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Caffeine has numerous stimulant effects on the body. The primary mechanism which allows drinkers to stay awake for long periods of time is that it acts as a "nonselective antagonist of adenosine receptors".

In english, what this means is that there is a chemical called "adenosine" which our body uses to tell our brain that it's tired and really should go to sleep. Caffeine has a structure similar enough to adenosine that it can slip into the spots on the brain which are "listening" for adenosine. With caffeine filling these spots, the brain doesn't realize that your body is in need of sleep.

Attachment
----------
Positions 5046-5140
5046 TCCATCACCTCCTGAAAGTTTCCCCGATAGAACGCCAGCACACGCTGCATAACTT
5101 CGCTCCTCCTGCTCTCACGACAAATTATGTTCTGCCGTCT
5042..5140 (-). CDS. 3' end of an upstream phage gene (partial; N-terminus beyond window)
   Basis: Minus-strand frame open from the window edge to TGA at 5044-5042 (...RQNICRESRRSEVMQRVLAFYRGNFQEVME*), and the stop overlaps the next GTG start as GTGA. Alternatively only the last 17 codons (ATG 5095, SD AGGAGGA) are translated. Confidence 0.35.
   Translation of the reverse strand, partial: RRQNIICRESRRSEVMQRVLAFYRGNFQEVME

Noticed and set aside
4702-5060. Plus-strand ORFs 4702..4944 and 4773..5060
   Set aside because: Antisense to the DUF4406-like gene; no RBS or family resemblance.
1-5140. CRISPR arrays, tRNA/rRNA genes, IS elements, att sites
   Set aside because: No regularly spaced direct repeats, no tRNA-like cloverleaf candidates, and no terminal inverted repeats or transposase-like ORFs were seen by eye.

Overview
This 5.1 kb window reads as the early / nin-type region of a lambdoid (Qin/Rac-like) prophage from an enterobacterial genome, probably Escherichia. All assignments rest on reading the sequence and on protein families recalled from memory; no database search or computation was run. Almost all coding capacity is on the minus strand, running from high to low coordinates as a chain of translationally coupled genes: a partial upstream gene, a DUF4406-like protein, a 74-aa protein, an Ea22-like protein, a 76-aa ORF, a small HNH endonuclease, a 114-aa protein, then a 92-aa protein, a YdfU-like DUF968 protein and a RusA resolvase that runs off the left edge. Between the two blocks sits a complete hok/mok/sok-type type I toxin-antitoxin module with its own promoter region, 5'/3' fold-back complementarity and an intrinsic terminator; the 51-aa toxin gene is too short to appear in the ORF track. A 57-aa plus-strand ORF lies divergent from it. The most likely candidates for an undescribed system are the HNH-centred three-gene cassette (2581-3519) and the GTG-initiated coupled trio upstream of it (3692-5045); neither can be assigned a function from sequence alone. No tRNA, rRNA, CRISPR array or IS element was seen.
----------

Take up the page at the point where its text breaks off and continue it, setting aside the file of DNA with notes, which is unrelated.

This is also part of how a dependency is formed. After a while of being fatigued, your brain gets suspicious and starts making more adenosine receptors to "listen" more intently for the signal to go to sleep. Once you have more adenosine receptors in your brain, then you become tired much more quickly unless you have caffeine to fill some of them. This downward-spiral is why drinkers can form such a strong dependency on caffeine.

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